Electricity consumers will pay an extra Sh500 million this month after the energy regulator raised the monthly fuel surcharge levied in tariffs to the highest level in two years.
The Energy and Petroleum Regulatory Authority (Epra) on Friday increased the fuel surcharge from Sh2.92 per kilowatt hour (kWh) last month to the current Sh3.63 — the highest level since May 2019.
Increased reliance on fuel-powered generators to produce electricity due to low water levels in the hydroelectric dams and costly petroleum sparked the rise in the surcharge, piling pressure on homes struggling with a rise in the cost of essential items.
The monthly electricity sales average 742.34 million kilowatt-hours based on the latest data, meaning that homes and businesses will pay at least Sh527 million to Kenya Power to compensate thermal electricity generators.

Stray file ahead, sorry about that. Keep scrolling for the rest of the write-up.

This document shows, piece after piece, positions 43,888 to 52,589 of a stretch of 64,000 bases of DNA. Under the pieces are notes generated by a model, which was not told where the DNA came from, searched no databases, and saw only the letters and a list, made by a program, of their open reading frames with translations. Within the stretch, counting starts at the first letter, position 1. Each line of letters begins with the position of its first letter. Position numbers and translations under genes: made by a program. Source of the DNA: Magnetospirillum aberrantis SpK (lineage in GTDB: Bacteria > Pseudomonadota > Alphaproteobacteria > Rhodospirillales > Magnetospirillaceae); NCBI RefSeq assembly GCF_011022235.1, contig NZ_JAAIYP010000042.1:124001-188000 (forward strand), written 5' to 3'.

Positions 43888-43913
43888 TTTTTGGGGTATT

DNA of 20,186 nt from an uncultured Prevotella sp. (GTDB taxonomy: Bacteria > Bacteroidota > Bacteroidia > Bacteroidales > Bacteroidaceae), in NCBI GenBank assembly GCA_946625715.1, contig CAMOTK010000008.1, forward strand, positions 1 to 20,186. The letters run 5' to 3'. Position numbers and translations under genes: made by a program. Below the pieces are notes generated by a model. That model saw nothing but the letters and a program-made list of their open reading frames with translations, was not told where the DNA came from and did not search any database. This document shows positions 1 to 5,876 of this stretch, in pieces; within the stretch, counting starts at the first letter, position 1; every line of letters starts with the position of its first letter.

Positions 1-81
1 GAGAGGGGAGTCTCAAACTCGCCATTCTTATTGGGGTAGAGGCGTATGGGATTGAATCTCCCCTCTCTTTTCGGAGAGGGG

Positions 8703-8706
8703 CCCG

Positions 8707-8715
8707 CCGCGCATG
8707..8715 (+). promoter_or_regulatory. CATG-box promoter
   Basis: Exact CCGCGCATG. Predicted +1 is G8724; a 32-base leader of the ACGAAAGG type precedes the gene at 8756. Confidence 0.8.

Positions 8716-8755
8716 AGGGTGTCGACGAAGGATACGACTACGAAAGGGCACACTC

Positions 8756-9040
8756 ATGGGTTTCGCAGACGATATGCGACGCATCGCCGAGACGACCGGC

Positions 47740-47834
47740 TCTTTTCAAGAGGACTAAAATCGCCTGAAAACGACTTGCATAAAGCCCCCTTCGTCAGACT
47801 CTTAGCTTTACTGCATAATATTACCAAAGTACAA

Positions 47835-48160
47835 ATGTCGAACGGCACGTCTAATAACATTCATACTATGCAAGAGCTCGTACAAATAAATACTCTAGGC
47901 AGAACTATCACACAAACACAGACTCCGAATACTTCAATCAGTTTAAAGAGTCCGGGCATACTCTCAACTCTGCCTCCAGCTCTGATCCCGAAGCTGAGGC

“All prices for electrical energy specified in Part II of the said schedule will be liable to a fuel energy cost charge of plus 363 Kenya cents per kWh for all meter readings to be taken in June 2021,” Epra said in a notice.
The rise in electricity prices is a blow to households and businesses that are grappling with expensive fuel due to rising crude costs in the global market.
Motorists in Nairobi are paying Sh127.14 per litre of petrol from Sh107.09 in March, representing a Sh20.05 increase.
This has raised petrol prices to historic highs.
The rising electricity and fuel prices have piled upward pressure on inflation.
The costs of energy and transport have a significant weighting in the basket of goods and services that is used to measure inflation in Kenya.
Producers of services and goods are also expected to factor in the higher cost of petroleum products, unleashing pricing pressure across the economy with ramifications on the cost of living measure.
President Uhuru Kenyatta in March set up a team to review power purchase agreements signed over the years by Kenya Power #ticker:KPLC, which has been making losses in the recent past.